JUMP TO PAGE   100  >  200  >  300  >  400  >  500  >  600

The Illuminating Co.: 1900

Cleveland, Ohio, circa 1900. "Public Square -- Cuyahoga County Soldiers' and Sailors' Monument." 8x10 inch glass negative. View full size.

Cleveland, Ohio, circa 1900. "Public Square -- Cuyahoga County Soldiers' and Sailors' Monument." 8x10 inch glass negative. View full size.


On Shorpy:
Today’s Top 5

About the pole

"TheGeezer" was wondering if it had an arc lamp on top.

The 1907 photo at shows only a small wind-vane at the top. In some other vintage photos I found it appears to have a flag. None showed arc lamps so my guess is it was an remarkably tall flag pole. Photos since the 1950s show the pole is gone.

Both gone

The adjacent structure is the Williamson Building seen before on Shorpy. It was imploded on a Sunday in 1982 with a large crowd on hand to see it brought down and to be engulfed in its dust cloud.

Last Full Measure of Devotion

Riding the St. Clair Avenue line to Nottingham School in the late '40s, I am sure I was conveyed on trolleys precisely like those depicted, if not the very same ones. Clearly, they were an capital investment that was fully amortized.

And during shorts season, the varnished straw seats embossed the backs of one's legs most fetchingly.


Is that monster pole on the corner supporting an arc lamp?

The Days Before Air Conditioning

There's not a single ugly window air conditioner in sight! Instead, the buildings have windows which (gasp!) actually open. Many canvas shade awnings are in use, including on upper floors.

In the 1970's an old-time office worker told me about working summers in a hot office: He said your paperwork would stick to your forearms because you'd always be damp with perspiration.

On the left is pair of open-bench "toast rack" trolley cars, possibly one powered and the other a non-powered trailer. (Can't be certain because of the way the scene is framed.) These were very popular with the riding public - people would take a ride in an open trolley just to cool off.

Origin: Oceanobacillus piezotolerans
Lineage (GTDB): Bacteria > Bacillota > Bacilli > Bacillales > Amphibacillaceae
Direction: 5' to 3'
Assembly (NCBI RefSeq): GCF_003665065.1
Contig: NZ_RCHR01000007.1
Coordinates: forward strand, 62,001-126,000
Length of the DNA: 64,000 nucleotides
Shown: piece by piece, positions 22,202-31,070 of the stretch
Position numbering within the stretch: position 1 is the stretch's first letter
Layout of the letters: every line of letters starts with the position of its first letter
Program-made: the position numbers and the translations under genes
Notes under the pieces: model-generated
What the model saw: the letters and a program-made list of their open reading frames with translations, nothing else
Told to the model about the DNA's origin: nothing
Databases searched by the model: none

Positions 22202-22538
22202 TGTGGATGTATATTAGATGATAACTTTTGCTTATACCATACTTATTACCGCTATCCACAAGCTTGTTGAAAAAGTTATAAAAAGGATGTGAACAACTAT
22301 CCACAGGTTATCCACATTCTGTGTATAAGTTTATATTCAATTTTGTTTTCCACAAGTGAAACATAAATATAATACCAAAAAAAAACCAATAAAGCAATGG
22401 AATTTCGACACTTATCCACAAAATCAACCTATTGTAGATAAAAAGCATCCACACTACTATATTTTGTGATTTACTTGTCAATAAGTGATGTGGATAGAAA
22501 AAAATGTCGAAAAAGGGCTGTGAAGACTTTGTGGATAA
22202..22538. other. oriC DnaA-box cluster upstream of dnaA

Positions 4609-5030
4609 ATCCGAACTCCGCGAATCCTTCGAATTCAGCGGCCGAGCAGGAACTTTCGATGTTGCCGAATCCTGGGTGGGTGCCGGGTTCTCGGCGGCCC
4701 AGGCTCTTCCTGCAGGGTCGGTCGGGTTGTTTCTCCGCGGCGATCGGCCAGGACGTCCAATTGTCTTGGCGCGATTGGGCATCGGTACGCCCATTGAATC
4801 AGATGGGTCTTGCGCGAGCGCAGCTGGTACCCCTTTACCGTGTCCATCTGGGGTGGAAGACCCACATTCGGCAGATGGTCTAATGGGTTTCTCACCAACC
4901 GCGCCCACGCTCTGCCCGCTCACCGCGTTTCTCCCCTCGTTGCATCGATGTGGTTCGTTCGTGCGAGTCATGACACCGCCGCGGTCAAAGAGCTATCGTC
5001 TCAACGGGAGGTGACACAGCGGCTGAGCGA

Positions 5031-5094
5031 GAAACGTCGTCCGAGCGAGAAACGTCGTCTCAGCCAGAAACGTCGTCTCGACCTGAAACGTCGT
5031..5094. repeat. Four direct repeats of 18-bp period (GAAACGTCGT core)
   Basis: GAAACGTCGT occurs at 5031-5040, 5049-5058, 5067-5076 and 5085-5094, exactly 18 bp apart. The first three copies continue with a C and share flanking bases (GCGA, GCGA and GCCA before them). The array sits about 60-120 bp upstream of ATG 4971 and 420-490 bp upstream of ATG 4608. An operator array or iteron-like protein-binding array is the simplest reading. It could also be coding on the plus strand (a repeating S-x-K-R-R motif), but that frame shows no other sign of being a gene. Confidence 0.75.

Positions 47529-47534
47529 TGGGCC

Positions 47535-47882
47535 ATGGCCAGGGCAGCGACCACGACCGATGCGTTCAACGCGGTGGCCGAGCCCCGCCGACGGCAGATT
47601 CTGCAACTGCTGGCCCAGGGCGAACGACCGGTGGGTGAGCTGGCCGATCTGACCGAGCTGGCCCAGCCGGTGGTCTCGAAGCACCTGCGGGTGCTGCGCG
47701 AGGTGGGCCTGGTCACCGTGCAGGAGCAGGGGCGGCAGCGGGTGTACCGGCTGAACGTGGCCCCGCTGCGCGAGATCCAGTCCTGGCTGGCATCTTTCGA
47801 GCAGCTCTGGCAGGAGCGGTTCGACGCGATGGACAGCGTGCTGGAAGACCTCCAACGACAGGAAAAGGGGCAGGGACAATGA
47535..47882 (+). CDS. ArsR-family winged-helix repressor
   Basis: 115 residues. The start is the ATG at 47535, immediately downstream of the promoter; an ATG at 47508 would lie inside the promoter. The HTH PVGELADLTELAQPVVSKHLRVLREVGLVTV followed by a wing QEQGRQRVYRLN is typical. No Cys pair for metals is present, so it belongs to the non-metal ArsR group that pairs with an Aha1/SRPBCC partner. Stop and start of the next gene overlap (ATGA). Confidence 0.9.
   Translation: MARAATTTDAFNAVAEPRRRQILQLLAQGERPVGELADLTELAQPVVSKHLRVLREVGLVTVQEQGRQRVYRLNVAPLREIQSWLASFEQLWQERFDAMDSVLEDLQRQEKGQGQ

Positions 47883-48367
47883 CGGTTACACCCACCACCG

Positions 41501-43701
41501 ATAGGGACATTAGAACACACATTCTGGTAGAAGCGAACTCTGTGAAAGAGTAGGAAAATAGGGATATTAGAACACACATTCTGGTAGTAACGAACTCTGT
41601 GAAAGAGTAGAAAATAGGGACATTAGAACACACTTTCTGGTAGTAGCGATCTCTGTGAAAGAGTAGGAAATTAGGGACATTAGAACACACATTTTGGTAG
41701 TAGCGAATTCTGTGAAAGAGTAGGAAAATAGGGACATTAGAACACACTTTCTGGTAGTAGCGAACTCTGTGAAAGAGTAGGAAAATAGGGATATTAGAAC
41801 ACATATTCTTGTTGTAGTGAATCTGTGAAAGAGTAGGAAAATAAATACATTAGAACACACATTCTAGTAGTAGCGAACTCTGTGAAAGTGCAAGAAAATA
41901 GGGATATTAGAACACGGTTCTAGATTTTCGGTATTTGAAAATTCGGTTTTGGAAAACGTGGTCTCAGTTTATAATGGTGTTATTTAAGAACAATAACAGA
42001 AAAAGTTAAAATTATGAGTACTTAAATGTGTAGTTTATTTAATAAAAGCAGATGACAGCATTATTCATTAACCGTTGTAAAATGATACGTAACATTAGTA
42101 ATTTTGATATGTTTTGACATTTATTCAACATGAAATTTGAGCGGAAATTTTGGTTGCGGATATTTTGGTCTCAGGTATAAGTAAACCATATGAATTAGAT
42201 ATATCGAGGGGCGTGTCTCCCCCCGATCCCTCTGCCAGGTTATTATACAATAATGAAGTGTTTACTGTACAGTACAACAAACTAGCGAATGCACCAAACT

The open trolleys were not, however, favored by traction company management. They sat idle half the year. The response was the "convertible" trolleys with removeable window panels, one of which can be seen in front of the Illuminating Company building.

Businessmen had to wear hats in those days, so there are plenty of summertime-only straw "boater" hats in evidence. It was a different time.

Brush and his Arc Lamp

That huge pole in the left of the photo is probably part of the demonstration by Charles F. Brush on April 29, 1879, showing the advantages of his DC arc lamp.

History has come full circle seeing as how many of the major highway junctions of today are illuminated with similar discharge lamps atop super tall poles.

The Moonlight Towers of Detroit and Austin are also examples of this type of "towering" lighting.


Those erratically open, closed and nearly closed awnings on the face of the Illuminating Company's Building are a disgrace to Canvashood.

Interesting history

Syndicate content is a vintage photography site featuring thousands of high-definition images. The site is named after Shorpy Higginbotham, a teenage coal miner who lived 100 years ago. Contact us | Privacy policy | Accessibility Statement | Site © 2024 Shorpy Inc.